Base Metals

Nickel prices are very likely to see a boost if Indonesia goes through with a proposed ban on unprocessed ore exports on January 1, 2014. However, as yet it is unclear if the country will actually do so.

Since its announcement in March 2012, Indonesia’s planned ban on unprocessed ore exports — set to come into effect on January 1, 2014 — has been the subject of much speculation, particularly amongst nickel market participants. Two questions specifically have been rising to the fore.

The first is whether the ban will lift nickel prices out of their current slump. Thus far, the consensus seems to be that it will. Back in August, CNBC quoted Grant Spoore, an analyst at Deutsche Bank (NYSE:DB), as saying that “[t]he prospect of some Indonesian disruption, and the improvement in demand indicators could see a price rally of about $2,000 a tonne in Q4 2013/Q1 2014.”

More recently, Reuters reported that Daniel Smith, head of metals research at Standard Chartered (LSE:STAN), sees nickel prices increasing “at least 20 or 30 percent” in the event of a ban. “It’s such an important swing factor for the market that you could see a decent rally in the nickel market if a ban is strictly enforced,” he explained.

However, such a rise is dependent on whether Indonesia actually ends up going through with the ban. That, of course, is the second key question being raised by those involved in the nickel market. And unlike the first, it does not appear to have a clear-cut answer.

Sitting in the camp that believes the ban is coming is David Wilson, director of metals research and strategy at Citigroup (NYSE:C). He told Metal Bulletin at the beginning of October that while he believes it’s possible that Indonesia will not to go through with the ban, he thinks “that’s the wrong assumption. I don’t think the government can be seen as doing nothing when it’s been so loudly trumpeted for so long.”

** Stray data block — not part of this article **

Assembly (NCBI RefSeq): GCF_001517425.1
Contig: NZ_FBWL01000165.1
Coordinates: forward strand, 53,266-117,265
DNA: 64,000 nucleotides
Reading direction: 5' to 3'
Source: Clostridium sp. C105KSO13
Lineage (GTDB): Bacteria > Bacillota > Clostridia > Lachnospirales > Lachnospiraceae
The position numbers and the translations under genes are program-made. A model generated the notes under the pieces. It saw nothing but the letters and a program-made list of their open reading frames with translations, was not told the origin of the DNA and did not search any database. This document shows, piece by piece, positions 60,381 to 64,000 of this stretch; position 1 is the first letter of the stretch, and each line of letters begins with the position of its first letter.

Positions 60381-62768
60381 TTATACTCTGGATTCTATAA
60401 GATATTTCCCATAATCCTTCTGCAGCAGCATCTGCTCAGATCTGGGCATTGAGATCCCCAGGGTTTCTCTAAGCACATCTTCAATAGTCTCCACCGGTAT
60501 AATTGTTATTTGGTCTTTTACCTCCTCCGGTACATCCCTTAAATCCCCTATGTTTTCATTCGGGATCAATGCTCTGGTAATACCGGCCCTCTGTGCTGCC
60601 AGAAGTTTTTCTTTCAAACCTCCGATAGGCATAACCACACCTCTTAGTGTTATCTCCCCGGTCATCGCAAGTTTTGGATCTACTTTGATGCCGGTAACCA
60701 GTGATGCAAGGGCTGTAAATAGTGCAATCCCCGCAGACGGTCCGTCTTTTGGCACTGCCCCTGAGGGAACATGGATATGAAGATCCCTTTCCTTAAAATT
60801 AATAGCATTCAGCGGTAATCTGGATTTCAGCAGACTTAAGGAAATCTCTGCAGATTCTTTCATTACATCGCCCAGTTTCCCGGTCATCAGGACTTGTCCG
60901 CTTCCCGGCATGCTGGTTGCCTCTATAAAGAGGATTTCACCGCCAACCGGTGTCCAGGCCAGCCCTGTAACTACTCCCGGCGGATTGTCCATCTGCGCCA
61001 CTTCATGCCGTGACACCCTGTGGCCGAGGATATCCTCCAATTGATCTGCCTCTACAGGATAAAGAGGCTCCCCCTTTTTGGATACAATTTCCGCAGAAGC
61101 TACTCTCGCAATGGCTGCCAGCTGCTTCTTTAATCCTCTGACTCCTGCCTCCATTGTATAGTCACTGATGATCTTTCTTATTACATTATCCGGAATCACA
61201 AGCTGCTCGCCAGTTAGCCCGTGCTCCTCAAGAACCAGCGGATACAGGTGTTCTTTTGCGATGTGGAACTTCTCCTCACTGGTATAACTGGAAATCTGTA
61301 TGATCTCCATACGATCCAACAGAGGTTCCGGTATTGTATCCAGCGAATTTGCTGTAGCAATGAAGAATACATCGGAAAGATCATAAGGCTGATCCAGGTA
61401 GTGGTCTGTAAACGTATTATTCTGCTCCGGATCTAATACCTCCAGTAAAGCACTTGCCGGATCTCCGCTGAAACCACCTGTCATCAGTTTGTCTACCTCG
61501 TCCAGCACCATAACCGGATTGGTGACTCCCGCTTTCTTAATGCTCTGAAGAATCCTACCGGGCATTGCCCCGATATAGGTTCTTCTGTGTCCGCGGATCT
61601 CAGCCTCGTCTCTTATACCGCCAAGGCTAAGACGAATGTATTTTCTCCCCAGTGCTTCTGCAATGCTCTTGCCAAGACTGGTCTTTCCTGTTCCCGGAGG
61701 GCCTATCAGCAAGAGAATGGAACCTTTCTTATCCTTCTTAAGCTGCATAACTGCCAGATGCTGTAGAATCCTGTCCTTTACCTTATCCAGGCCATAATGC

Despite Wilson’s certainty, the group of analysts that does not believe the ban will end up happening appears to be growing larger. For instance, Jim Lennon, commodities consultant at Macquarie Group (ASX:MQG), said at September’s Jakarta-based Metal Bulletin Asian Nickel Conference that he doubts Indonesia will go through with the ban. His reason? Doing so would “spur unemployment in the producing regions,” as per Bloomberg. “Ahead of elections in April 2014, it’s hard to imagine the government creating mass unemployment in Sulawesi and Kalimantan,” he said.

A Financial Times article published towards the end of October indicates that some believe the damage could extend even further than that. Indonesia’s chamber of commerce, the article reveals, has warned that if the ban goes forward, the country’s mining industry will collapse due to the fact that country does not have many smelters.

Amidst this backlash, the Indonesian government has remained adamant that the ban will come into effect, emphasizing that it wants to increase value-added industry in the country. But in the two months leading up to January 1, will it stay true to that stance?

Analysts at UBS (NYSE:UBS) are betting on a compromise of sorts. The firm recently came forward to say that an “unadulterated ban” has a “low likelihood” of happening, noting that it is more probable that the country will opt for a “phased ban that doesn’t put near the same pinch on nickel supply,” as per Mineweb. In that scenario, the Indonesian government might allow exporters to keep shipping ore to China on the condition that they put money into nickel-processing facilities.

Those hoping for a price boost, however, would do well to hope such a compromise doesn’t come to pass — UBS said it sees prices for the metal falling to about $13,760 per tonne in 2014 if Indonesia does not implement a full ban.


Securities Disclosure: I, Charlotte McLeod, hold no direct investment interest in any company mentioned in this article. 

Related reading: 

Upcoming Indonesian Nickel Ore Ban May Boost Prices


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